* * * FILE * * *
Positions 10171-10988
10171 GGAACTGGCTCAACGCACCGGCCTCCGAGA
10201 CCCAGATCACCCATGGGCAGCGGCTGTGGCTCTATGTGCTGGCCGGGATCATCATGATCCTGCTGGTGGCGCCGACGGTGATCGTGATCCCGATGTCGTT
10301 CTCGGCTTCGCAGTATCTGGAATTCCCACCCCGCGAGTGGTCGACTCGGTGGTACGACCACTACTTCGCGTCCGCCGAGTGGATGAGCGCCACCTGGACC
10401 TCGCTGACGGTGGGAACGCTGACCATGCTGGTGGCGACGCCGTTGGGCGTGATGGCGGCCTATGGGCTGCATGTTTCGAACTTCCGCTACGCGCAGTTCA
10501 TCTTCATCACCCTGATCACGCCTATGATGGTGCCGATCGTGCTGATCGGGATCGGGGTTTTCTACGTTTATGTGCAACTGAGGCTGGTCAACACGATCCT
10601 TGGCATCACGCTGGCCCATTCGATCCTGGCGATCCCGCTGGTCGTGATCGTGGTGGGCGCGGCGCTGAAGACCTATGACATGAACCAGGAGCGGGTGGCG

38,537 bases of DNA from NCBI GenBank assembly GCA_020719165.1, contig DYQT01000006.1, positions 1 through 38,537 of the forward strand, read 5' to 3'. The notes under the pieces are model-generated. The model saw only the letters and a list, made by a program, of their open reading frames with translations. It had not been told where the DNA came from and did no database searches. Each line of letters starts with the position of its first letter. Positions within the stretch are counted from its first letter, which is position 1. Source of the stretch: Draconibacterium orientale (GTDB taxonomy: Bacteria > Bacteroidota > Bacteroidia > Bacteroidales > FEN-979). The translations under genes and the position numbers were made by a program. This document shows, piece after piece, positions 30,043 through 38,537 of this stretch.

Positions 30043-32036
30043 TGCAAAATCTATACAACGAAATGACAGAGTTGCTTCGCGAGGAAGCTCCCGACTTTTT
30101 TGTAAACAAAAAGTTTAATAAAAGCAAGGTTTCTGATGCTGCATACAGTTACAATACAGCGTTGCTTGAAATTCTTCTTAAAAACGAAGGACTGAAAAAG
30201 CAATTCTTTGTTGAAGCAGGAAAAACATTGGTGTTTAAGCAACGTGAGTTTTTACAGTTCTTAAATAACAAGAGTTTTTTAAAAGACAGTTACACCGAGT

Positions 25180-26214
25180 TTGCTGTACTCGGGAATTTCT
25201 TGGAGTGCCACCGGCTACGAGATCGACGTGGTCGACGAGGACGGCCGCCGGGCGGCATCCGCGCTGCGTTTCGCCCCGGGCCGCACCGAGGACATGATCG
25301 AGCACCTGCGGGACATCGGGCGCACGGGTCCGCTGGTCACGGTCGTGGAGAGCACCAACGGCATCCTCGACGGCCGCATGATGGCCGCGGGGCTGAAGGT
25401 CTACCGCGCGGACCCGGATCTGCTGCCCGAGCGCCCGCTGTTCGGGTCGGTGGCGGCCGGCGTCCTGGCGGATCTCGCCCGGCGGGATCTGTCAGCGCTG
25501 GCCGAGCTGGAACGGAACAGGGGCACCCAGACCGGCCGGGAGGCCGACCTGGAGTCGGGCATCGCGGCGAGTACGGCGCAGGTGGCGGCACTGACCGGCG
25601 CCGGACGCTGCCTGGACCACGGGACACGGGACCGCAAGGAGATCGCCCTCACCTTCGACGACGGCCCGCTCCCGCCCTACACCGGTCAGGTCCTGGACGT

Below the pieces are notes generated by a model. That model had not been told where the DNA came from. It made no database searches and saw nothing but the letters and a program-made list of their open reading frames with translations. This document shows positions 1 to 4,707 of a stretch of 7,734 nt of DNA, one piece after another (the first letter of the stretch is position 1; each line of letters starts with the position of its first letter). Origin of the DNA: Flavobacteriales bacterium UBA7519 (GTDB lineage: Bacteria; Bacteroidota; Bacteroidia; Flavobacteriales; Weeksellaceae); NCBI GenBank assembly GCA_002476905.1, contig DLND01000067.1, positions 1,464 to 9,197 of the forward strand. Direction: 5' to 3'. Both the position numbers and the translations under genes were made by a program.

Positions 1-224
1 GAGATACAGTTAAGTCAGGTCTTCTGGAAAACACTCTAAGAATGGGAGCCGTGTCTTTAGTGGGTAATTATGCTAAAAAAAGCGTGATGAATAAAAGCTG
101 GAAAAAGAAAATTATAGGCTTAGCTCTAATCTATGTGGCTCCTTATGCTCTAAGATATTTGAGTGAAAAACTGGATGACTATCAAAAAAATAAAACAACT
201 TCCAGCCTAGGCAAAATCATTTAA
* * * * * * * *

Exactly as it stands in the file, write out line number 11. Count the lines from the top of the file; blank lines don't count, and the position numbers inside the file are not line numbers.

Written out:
30101 TGTAAACAAAAAGTTTAATAAAAGCAAGGTTTCTGATGCTGCATACAGTTACAATACAGCGTTGCTTGAAATTCTTCTTAAAAACGAAGGACTGAAAAAG